The DiESL, Distributed Execution Shared Log, is the name of the Datrium filesystem. Part of DiESL resides on the netshelf, orchestrating I/O. The filesystem is designed to be very sequential in nature. For this reason, if there is a cache miss, then fetching the block from the filesystem is extremely fast. The majority of the DiESL component resides on the ESXi host. At the moment, the only supported hypervizor is VMware ESXi. Datrium installs the components as a VIB and this allows them to do all of the data services one would expect on a storage solution, such as performance acceleration, compression, deduplication, RAID levels (and rebuilds) as well as the orchestration of snapshots. In essence, it is a filesystem.
The DVX architecture presents the combined local cache/flash devices and netshelf as a single shared NFS v3 datastore to your ESXi hosts.
Commodity flash/bring your own SSDs
This is possibly the most interesting angle I find with Datrium. They are allowing their customers to purchase their own commodity flash for the hypervizor hosts. This is not sold by Datrium. Customers can pick it up from anywhere. So now, not only do you have cache for acceleration close to the hypervizor, but it can also be really cheap. A concern might be raised about the use of consumer grade flash. However Datrium say that they have designed the system from the ground up to use consumer grade flash, and that there are integrity checks and check-sum used throughout to ensure that there is no data corruption. Datrium support up to 8TB of physical flash capacity per host. When coupled with inline dedupe and compression, Datrium claim that the cost of local flash acceleration for their systems is minimal.
The obvious next question is about the purpose of the cache. Is it read cache (write-through) or if it is read and write (write-back) cache? It is read cache at the moment, so if there is a failure, the data is still persisted in the NetShelf. No need to worry about mirroring the cache then. This is what Datrium mean when they say that the hosts are stateless.
So what happens when there is a vMotion of a VM between hosts. Since the cache is local, won’t there be a performance dip while the cache warms on the new host? This is where things start getting interesting. Datrium’s technology will reach back to the cache on the original source host for a block, whilst the cache on the new destination host is still warming. So vMotion operations have been optimized in the DVX architecture.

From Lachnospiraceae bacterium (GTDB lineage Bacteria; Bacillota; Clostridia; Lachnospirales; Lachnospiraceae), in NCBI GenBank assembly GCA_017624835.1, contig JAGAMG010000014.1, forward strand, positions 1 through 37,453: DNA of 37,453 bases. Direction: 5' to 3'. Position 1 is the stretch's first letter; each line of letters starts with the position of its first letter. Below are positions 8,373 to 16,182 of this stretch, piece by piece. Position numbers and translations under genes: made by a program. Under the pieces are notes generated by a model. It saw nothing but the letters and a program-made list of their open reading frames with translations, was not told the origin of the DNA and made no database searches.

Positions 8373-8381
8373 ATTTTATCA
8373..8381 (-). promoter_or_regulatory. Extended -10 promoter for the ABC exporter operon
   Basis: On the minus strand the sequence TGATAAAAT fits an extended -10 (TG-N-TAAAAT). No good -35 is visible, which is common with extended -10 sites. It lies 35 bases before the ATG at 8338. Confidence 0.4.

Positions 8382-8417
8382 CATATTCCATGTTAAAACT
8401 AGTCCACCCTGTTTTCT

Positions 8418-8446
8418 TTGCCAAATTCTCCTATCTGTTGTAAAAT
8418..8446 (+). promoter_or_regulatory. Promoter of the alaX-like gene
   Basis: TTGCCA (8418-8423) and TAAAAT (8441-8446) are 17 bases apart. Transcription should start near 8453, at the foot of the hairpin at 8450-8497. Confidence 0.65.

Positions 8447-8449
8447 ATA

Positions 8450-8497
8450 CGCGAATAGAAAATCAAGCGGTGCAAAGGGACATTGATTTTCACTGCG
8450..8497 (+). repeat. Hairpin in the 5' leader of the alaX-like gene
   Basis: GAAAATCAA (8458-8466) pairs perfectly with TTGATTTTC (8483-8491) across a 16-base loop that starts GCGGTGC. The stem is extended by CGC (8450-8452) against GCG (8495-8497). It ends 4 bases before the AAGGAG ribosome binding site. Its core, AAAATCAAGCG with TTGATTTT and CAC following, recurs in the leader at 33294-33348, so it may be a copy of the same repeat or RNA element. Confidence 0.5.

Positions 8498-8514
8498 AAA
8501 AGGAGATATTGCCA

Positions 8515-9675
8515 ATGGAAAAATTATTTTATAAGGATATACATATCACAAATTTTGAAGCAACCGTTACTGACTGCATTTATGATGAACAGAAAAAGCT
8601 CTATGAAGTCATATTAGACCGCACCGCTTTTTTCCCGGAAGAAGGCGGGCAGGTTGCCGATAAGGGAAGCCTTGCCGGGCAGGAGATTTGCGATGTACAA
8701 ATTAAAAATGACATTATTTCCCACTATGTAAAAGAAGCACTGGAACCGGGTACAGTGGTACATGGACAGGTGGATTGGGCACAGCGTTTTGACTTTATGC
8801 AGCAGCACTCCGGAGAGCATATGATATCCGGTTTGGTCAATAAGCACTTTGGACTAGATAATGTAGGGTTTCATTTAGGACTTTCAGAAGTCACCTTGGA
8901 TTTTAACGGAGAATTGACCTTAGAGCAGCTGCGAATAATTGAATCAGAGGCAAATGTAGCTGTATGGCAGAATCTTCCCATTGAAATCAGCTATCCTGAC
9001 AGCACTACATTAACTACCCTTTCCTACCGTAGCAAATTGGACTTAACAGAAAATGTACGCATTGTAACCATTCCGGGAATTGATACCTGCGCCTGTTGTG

A similar question arises around maintenance mode. If a host is placed in maintenance mode and the VM are moved to the remaining hosts in the cluster, so long as the source server is still reachable, the VMs can still reach back to the original source flash for data blocks.
Another interesting point that comes out of this is support. Datrium provide full support for the own back-end NetShelf appliances, as you might imagine. However servers and storage controllers used for the hypervizor must be on the VMware HCL. As for SSD support, in additional to the ones listed in VMware HCL, there will be a compatibility guide from Datrium listing validated consumer grade flash devices.
Everything is managed from a vCenter plugin via the vSphere client. The UI that Datrium developed is very VM-centric, with the VM being a first class object. As you can see here, the UI displays per VM statistics:
Datrium claim that with their DVX architecture, the vision is to allow you to scale performance independent of capacity. If you need more compute, just add another server, and they will take care of pushing out the Datrium software (VIB) to that host, and mounting the NFS datastore to it. If you need more performance, simply add more SSDs to a given host, or add another host with flash cache to the ESXi cluster. If a given host is running low on headroom, simply vMotion/migrate VMs to another host in the cluster where there are additional resources, whilst maintaining the current level of performance.
One Reply to “A closer look at Datrium”
This looks very interesting, just slightly concerned as you point out, about the lack of R/W cache and also issues around warming the cache for HA, maintenance mode when a VM moves from one host to another.
I think the entire storage industry is in an interesting place – it seems keen to come up with alternatives to the shared “legacy” storage array, but the fact is there are significant advantages to having a highly available/performant shared resource.
For me this is not about technology – surely the simplest way to deliver high performance storage is to use a shared pool of SSDs/HDDs/cache, the problem is the historic cost of the shared storage.
It will be interesting to see if they have any plans to replicate the SSD cache between nodes so that it could cache writes and also you would be able to use the second copy in the event of a node going down – then you would have the best of both worlds.
It just worries me that we are getting away from the simplicity of a shared storage array and making things complicated and therefore possibly unreliable.
Comments are closed.